In and out of the Mass Media System: Crisis Microblogging in a Social System Theory Perspective

Tuesday, July 15, 2014: 3:45 PM
Room: Booth 47
Oral Presentation
Luca ROSSI , IT University of Copenhagen, Denmark
Elisabetta ZUROVAC , University of Urbino Carlo Bo, Italy
The large diffusion of social media platforms, togheter with the diffusion of mobile connectivity, has generated, during the last few years, a growing amount of real time production of user generated content. This broad phenomenon is even more interesting when it comes to crisis related communication. During crisis events traditional mass media communications  might be slower less efficient and less accurate than user-generated information. This is why, over the last few years, we are seeing a growing number of research projects aiming at using these data for rescue operations or other civil protection activities.We are facing this kind of data from a different perspective. Within this paper we will claim that – within specific circumstances – user generated communication will act surrogating the traditional Mass Media System in its function of self observation of the Social System (Luhmann 2000) by applying the same operational selection between information and non-information. In addition we will claim that, as soon as the initial conditions disappear, user generated communication will evolve into a new – and still largely unexplored social function.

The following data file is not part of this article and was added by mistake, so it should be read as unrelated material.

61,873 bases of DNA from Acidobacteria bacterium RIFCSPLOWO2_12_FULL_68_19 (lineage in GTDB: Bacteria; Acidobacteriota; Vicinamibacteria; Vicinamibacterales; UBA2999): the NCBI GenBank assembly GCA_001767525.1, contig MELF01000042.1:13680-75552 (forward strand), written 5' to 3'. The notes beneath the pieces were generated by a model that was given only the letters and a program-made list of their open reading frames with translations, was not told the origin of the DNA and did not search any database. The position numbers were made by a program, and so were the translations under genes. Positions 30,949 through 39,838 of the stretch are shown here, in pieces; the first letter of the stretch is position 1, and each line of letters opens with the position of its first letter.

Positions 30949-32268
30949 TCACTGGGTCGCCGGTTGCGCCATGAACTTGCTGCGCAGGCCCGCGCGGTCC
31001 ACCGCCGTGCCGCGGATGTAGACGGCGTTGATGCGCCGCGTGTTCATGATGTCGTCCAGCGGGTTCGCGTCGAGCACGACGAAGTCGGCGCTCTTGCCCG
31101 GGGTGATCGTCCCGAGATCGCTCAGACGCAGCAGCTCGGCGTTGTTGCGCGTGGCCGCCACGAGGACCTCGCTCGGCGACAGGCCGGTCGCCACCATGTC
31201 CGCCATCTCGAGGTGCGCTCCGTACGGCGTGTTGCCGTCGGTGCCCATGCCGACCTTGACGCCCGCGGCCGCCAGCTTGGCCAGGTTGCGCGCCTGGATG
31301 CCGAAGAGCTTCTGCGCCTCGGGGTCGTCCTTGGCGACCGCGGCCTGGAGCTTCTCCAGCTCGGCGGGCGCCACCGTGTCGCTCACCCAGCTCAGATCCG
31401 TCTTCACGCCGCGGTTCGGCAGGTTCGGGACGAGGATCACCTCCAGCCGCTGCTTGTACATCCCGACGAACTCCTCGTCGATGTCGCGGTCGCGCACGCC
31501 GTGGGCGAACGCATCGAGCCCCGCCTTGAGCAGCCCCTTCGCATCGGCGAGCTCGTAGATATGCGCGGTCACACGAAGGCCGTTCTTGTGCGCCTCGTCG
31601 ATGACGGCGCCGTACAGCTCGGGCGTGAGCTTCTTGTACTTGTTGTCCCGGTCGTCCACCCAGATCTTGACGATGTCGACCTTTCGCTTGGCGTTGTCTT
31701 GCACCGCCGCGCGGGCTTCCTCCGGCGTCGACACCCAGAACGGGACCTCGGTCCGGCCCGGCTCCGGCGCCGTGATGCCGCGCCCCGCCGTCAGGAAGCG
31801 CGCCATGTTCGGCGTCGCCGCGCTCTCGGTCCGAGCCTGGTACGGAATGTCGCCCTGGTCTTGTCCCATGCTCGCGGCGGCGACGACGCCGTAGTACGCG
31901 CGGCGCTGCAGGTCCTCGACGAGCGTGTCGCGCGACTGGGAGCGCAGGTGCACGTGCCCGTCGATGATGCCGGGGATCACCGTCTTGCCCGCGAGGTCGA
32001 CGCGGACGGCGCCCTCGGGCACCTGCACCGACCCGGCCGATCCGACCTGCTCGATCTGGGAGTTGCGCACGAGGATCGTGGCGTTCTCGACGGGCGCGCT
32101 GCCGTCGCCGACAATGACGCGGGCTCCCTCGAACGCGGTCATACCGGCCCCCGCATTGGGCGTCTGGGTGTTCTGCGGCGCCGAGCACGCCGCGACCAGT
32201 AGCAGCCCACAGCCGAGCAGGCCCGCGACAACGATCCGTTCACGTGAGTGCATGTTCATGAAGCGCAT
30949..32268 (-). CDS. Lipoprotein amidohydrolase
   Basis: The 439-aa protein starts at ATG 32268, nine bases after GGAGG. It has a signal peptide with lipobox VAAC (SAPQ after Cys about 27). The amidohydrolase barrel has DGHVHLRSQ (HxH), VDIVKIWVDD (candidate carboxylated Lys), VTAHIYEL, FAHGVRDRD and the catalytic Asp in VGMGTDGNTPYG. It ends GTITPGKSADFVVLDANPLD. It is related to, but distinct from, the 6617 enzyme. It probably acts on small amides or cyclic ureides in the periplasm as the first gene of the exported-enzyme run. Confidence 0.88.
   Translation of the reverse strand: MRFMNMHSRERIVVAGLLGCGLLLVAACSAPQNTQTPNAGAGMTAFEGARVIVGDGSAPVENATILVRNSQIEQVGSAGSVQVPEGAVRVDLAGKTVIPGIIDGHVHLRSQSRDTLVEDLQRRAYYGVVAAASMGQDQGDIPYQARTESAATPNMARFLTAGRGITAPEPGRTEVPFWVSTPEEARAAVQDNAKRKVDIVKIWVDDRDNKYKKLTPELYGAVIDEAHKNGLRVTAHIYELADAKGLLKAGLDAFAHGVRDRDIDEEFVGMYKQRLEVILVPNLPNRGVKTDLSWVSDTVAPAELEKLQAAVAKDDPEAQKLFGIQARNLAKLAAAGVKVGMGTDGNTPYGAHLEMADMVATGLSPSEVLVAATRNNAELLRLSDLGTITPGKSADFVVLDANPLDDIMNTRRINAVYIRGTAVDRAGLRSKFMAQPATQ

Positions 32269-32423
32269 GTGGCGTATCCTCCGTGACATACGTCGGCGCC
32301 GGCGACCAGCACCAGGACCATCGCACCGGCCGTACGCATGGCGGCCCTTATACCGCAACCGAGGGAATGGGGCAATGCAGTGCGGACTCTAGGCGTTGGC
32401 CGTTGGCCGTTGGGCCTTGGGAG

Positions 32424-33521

To support our thesis we will use Twitter data collected during the first five hours after the earthquake that struck Emilia Romagna region in Italy on May 20th 2012 monitoring the #terremoto hashtag. By focusing on the first 5 hours of the Twitter stream we have been able to detect the early user-led phase of the phenomenon, showing which type of users has been the first to fill the information gap and, by then, what happened until the early morning when traditional media came on stage. We will show how in this time span it is possible to observe how specific social network analysis metrics (Bruns, Stieglitz 2012) evolve from a specific mass media like structure toward a more conversational structure.